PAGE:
Economics of Copyright Extension

Present Value Estimation
If most copyrighted works return the vast majority of their revenue in the first seventy-five years, then an additional twenty years of revenue is virtually meaningless to the author in net present value terms. Additionally, at the time most authors negotiate to sell their rights to publishers the prospect of additional revenue many years in the future will be significantly discounted by the probability that such a work will remain commercially viable for over seventy five years. As such, the net present value stimulus to authors from an additional twenty years of protection is likely to be completely insignificant. Over forty copyright professors made precisely this argument in 1994 stating,

"Only a small percentage of copyright-protected works retain significant economic value 50 years after the author's death, and it is essentially impossible to predict at the time of creation which works will have long term economic survival value. This inherent economic riskiness makes the present value of a work at the time of creation only marginally greater."

See Dennis S. Karjala, "Comment of US Copyright Law Professors on the Copyright Office Term of Protection Study," 12 EIPR 531, 534 (1994). For the sake of argument, however, let's take the case of a copyrighted work that earns a constant stream of profits in for the entire period in question. As such, the value of the copyright on such a work can be analyzed as if it were an annuity. As such, assume that a given work generates 1 million dollars a year for either 75 or 95 years. Furthermore, lets assume the appropriate discount rate for this income stream is 10 percent.

    The Net Present Value of the Annuity for 75 Years at 10% = $9,998,831.32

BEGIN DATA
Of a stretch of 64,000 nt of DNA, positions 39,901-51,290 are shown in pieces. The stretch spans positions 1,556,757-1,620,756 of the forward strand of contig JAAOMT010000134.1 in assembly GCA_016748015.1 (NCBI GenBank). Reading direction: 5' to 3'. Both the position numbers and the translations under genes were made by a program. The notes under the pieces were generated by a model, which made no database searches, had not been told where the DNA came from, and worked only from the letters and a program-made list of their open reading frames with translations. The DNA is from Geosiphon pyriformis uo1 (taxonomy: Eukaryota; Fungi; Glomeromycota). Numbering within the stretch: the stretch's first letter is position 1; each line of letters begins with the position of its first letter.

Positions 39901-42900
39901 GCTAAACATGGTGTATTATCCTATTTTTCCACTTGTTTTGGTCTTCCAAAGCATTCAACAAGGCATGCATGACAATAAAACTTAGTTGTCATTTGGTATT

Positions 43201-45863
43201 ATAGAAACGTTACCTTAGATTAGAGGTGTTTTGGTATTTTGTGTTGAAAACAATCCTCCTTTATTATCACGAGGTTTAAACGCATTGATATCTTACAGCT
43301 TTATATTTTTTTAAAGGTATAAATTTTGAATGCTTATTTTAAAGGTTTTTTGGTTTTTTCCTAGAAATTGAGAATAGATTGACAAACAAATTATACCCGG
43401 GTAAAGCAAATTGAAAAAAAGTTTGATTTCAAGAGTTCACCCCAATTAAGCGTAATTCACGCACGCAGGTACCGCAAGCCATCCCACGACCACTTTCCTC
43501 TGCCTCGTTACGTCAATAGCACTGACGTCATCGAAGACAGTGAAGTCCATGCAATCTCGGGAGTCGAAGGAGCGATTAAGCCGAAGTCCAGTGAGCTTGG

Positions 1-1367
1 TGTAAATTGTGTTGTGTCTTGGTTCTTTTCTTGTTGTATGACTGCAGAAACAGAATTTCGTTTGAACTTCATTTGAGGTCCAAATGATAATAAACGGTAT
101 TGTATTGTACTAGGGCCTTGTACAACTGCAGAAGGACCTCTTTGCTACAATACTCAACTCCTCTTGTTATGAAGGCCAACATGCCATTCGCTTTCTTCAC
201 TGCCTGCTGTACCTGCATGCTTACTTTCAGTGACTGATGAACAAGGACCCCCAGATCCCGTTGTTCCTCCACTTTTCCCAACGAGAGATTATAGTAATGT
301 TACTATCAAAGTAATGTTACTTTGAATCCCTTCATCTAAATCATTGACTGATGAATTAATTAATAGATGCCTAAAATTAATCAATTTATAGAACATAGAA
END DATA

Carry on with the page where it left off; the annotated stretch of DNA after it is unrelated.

The Net Present Value of the Annuity for 95 Years at 10% = $9,992,137.71

As a result, an additional twenty years generating profits of $1,000,000/year at a discount rate of 10 percent is only worth an additional $6,693.61 to the author at the time of creation in net present value terms. Such a trivial amount is unlikely to alter the author's incentive to create or to significantly benefit the author's heirs in fact. This analysis, however, is not even essential to invalidate the copyright term extension's retroactive application. In the case of retroactive application, it impossible to provide incentives to create works that were already created over seventy-five years ago.

Bargaining under the Background of Law
It is, however, possible to argue that the retroactive extension is not an unanticipated corporate windfall. Since the beginning of the Republic copyright laws have been extended at least 3 times (1831, 1909, 1976). As such, it is conceivable that authors actually factored in the possibility of a copyright extension discounted by its improbability into the value of their copyrighted works. As such, the price a publisher paid for a given copyrighted work might have actually included the value of a potential copyright extension that could be considered an out of the money call option. Like any option, increasing the time to expiration increases its value. To assume that artists discounted the probability of a change in the legal regime into the negotiated price of their copyrighted work seems unlikely at best. The argument, however, does provide a weak counter argument, however, to the claim that the copyright extension is simply a corporate windfall.